PRI meters support diagnostic checks for correct connection of CTs. All PRI meters have an LED activity indicator that flashes at a rate proportional to the instantaneous active (kW) power. On Encore, Elite, Sprint and Premier meters the LED flashes for imported and exported active (kW) power. On CALMU3+ meters the LED flashes for imported active (kW) power only. Encore and Elite meters have a diagnostic mode that checks for the missing voltage connections, reversed CTs and incorrect phase angles on power-up. Detected faults are shown on the LCD on the front panel (see Encore and Elite handbooks for details). Sprint and Premier meters support displays that can be used to help determine incorrect connection of voltage or current inputs. Displays are provided for each voltage input and each current input. Models supplied after March 2001 support additional displays showing active current for each input and also a high-resolution energy register that shows fractions of units. CALMU3+ meters do not have displays for current or voltage, but they do support a display for instantaneous three phase power factor. The activity indicator LED flashes only for imported power, so it is possible to determine CT polarity. In combination with the power factor display it is possible to check that the CTs are fitted around the correct phases. It is best to check each connection in turn as errors can be difficult to isolate, particularly if circuits are being summated. 1. 2. Check that all the voltage inputs are displayed on the meter, by observing the individual phase voltage displays, or by examining the phase presence display. Check that each current input is shown as positive for circuits known to be consuming. On CALMU3+ meters apply the currents one at a time and check that the activity LED flashes. (Disconnect the other CT inputs after shorting them together) Check that the energy display advances when current and voltage are applied together. Check that the power factor indicated by the meter agrees with the expected value.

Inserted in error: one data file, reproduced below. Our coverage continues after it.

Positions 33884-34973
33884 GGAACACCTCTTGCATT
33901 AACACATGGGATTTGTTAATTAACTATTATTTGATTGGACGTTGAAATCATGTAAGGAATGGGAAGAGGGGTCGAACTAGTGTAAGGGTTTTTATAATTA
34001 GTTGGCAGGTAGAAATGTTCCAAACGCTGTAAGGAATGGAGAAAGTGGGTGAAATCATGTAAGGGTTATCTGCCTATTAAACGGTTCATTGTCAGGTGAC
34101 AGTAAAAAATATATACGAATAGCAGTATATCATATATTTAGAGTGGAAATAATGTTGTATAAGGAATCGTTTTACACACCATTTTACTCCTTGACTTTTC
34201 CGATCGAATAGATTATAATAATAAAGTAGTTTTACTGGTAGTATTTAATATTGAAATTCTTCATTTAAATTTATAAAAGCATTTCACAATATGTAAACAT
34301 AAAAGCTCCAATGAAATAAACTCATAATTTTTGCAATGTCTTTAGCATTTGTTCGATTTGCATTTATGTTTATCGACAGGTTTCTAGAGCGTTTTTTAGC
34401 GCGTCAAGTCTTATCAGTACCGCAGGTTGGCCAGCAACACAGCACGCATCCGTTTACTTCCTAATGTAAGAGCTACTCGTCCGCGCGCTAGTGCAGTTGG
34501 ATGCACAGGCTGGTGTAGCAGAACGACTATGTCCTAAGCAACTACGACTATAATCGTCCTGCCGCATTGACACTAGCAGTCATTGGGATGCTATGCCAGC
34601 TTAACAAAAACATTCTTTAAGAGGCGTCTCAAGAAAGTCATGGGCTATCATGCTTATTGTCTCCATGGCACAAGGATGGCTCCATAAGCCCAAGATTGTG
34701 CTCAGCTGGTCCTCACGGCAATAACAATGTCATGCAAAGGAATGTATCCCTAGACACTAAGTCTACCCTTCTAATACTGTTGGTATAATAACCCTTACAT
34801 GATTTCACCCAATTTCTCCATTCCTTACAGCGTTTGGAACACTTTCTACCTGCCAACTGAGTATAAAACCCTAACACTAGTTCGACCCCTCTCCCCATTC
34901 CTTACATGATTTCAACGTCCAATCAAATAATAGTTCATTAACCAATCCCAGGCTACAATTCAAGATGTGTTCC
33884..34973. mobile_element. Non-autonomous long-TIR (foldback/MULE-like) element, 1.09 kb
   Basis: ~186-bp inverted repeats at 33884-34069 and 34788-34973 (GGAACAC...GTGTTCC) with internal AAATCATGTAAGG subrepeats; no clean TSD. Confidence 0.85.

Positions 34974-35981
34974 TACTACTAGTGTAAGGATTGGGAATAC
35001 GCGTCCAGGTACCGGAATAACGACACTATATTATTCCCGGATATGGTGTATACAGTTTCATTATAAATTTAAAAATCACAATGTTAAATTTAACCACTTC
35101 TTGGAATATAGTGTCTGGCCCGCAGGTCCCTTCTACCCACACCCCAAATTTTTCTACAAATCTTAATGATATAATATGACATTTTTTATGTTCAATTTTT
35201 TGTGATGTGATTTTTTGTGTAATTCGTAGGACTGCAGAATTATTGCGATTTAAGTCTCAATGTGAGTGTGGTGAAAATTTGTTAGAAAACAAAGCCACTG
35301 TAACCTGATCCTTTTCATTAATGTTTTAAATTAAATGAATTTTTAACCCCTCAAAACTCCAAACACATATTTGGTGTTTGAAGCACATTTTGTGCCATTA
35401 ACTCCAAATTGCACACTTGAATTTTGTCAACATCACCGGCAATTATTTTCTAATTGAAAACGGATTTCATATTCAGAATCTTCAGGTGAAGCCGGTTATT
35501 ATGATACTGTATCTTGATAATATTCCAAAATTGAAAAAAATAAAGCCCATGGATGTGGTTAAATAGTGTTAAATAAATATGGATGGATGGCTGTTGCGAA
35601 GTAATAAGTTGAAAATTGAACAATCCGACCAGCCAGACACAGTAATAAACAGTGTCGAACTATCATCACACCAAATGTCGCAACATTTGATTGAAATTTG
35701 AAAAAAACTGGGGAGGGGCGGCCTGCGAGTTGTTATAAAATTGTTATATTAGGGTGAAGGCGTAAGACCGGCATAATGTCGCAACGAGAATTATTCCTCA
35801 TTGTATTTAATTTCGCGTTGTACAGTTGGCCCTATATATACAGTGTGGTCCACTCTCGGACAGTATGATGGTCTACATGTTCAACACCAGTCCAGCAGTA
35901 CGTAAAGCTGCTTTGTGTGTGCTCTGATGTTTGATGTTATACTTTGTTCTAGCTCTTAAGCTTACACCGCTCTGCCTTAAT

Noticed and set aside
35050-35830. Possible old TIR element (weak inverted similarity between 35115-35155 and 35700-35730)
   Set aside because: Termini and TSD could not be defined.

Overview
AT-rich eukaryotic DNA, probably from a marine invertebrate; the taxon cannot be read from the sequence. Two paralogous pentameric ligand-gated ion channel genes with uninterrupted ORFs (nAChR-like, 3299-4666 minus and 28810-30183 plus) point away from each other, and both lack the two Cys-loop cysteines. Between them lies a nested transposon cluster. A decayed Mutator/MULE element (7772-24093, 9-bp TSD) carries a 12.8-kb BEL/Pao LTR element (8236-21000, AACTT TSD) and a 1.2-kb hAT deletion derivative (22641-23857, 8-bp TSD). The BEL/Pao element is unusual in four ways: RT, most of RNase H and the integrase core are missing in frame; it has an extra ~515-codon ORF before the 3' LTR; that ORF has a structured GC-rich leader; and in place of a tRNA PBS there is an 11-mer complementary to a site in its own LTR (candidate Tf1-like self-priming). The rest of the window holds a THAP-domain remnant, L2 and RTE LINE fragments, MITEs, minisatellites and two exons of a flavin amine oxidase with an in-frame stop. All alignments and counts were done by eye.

3. 4.

For complex systems it can be helpful to apply current inputs one at a time when checking polarity. Short all other current inputs at the CT and then disconnect them from the meter to remove their contribution to the energy advance.